Scouse Pop - Paul Skillen

Scouse Pop - Paul Skillen

A Sense of Place

Scouse Pop - Paul Skillen

Paul Skillen [+-]
University of Chester
Paul Skillen works as Programme Leader in Education Studies at University of Chester. He has recently published a chapter in Social Theory and Educational Research (Routledge, April 2013). Alongside working in Education, Paul has also maintained a passion for Liverpool music. In the late seventies and early eighties Paul wrote articles for the fanzine Merseysound edited by Radio Merseyside’s Roger Hill. He reviewed and interviewed many local bands. Paul developed an in-depth knowledge of the local music scene during this time and saw the rise of many of the local bands to national and international success. The knowledge came to good use when in 1985 he travelled to Frankfurt to help Klaus Schwartze compile the legendary two-volume ‘Scouse Phenomenon’ a book of family trees which outlined the incestuous web of musicians who were the Liverpool music scene of the time and archived their reviews and releases. Paul was also involved in his own recording career with his band This Final Frame, releasing records in UK and Europe as well as achieving great popularity in the Philippines where This Final Frame still release albums on Universal Records. This Final Frame receives national and international radio play and have made television appearances.


The purpose of this chapter is to document the influence of the city on its bands. Liverpool in the 1970s was a city in decline, industries such as international trade, shipbuilding and manufacturing hit heavily by successive recessions in the 1970s. The context was not helped by the rise of Thatcherism in the same period, an ideological revolution that placed austerity, privatisation and tough love at the centre of public policy, policy that petered down to the local communities that shaped the ambitions and dreams of teenagers. As Gary from China Crisis indicates, ‘Kirkby was like a social experiment’, a social experiment that followed on from the recent social experiment of slum clearances. In this sense Liverpool was no different from other port cities on the Irish Sea – places such as Dublin and Glasgow suffering similar effects to varying degrees. It may also be the case that Liverpool shares with these cities a sense of detachment and uniqueness from their surroundings, while also encouraging romantic notions of self- connected to an outward looking sense of otherness. It has been well documented that Liverpudlians have a strong sense of place, a sense of place that often gets mistaken for arrogance and conceit. But this sense of uniqueness can make for great art, art that, when combined with ambition, could lead to commercially successful enterprises. The interviews with the bands document in various ways how the city and its troubles influenced their ambitions, careers and even their sound. This chapter describes this influence, putting the narrative of the band members at the heart of the story. Included in the stories are how the city impacted on the bands via factors such as: • Immigration • Internationalisation • A culture of self-sufficiency and do-it-yourself • A large unemployed and underemployed teenage suburban population • A relatively small and self-sustained music community that developed in isolation from other cities While the meeting of musical art and commerce was a process repeated across Northern cities - The Smiths and New Order in Manchester, the Human League and Heaven 17 in Sheffield, Postcard in Glasgow - it was particularly noticeable in the City of Liverpool, a city living in the shadow of the Beatles, and arguably worst-hit by economic mismanagement and the soon-to-come Thatcherite revolution. The chapter should shed some light on the ways in which the city shaped and ultimately formed its set of musical auteurs.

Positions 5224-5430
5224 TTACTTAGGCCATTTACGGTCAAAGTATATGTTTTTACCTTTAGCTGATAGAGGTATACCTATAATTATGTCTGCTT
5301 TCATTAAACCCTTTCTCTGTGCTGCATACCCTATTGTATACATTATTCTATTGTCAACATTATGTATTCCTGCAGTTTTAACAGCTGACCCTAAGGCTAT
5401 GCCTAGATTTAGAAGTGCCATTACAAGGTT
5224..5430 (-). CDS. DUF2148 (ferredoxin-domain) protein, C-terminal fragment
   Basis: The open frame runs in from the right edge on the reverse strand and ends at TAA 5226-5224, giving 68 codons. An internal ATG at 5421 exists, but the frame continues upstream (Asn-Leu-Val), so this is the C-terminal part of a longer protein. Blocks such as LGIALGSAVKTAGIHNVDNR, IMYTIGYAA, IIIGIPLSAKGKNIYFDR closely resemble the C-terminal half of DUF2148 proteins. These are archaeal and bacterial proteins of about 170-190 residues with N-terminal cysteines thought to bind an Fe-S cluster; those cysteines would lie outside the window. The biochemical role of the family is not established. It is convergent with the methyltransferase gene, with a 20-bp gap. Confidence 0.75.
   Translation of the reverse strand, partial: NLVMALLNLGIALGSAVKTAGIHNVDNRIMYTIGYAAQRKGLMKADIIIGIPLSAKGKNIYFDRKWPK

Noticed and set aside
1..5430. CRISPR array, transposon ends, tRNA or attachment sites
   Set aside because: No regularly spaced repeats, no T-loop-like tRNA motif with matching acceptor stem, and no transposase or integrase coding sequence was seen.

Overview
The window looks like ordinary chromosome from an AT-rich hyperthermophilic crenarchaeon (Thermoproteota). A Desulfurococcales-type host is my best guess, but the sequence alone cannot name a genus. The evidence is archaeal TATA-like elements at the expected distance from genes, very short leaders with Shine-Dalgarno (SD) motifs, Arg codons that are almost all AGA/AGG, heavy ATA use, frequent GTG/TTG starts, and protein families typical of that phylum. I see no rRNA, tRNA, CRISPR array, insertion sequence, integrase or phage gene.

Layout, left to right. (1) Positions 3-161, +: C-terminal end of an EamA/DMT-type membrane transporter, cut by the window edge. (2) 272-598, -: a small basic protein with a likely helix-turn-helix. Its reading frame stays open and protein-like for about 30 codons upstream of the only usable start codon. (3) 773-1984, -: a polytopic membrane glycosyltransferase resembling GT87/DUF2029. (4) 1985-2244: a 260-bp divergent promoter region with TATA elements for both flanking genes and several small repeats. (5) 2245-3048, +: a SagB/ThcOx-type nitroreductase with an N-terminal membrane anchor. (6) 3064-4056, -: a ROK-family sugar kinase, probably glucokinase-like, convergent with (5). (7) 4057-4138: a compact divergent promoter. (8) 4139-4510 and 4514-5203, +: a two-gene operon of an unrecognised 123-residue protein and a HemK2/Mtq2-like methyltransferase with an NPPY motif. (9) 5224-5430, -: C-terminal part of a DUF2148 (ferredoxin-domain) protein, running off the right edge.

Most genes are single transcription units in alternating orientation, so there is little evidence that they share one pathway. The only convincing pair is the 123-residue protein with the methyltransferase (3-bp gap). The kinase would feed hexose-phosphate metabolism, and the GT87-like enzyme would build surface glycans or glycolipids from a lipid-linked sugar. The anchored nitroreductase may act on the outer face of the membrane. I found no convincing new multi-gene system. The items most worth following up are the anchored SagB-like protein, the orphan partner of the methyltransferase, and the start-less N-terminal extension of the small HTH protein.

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Skillen, Paul. A Sense of Place. Scouse Pop. Equinox eBooks Publishing, United Kingdom. p. 1-28 Oct 2018. ISBN 9781781798935. Date accessed: 09 Jun 2023 doi: 10.1558/equinox.24083. Oct 2018

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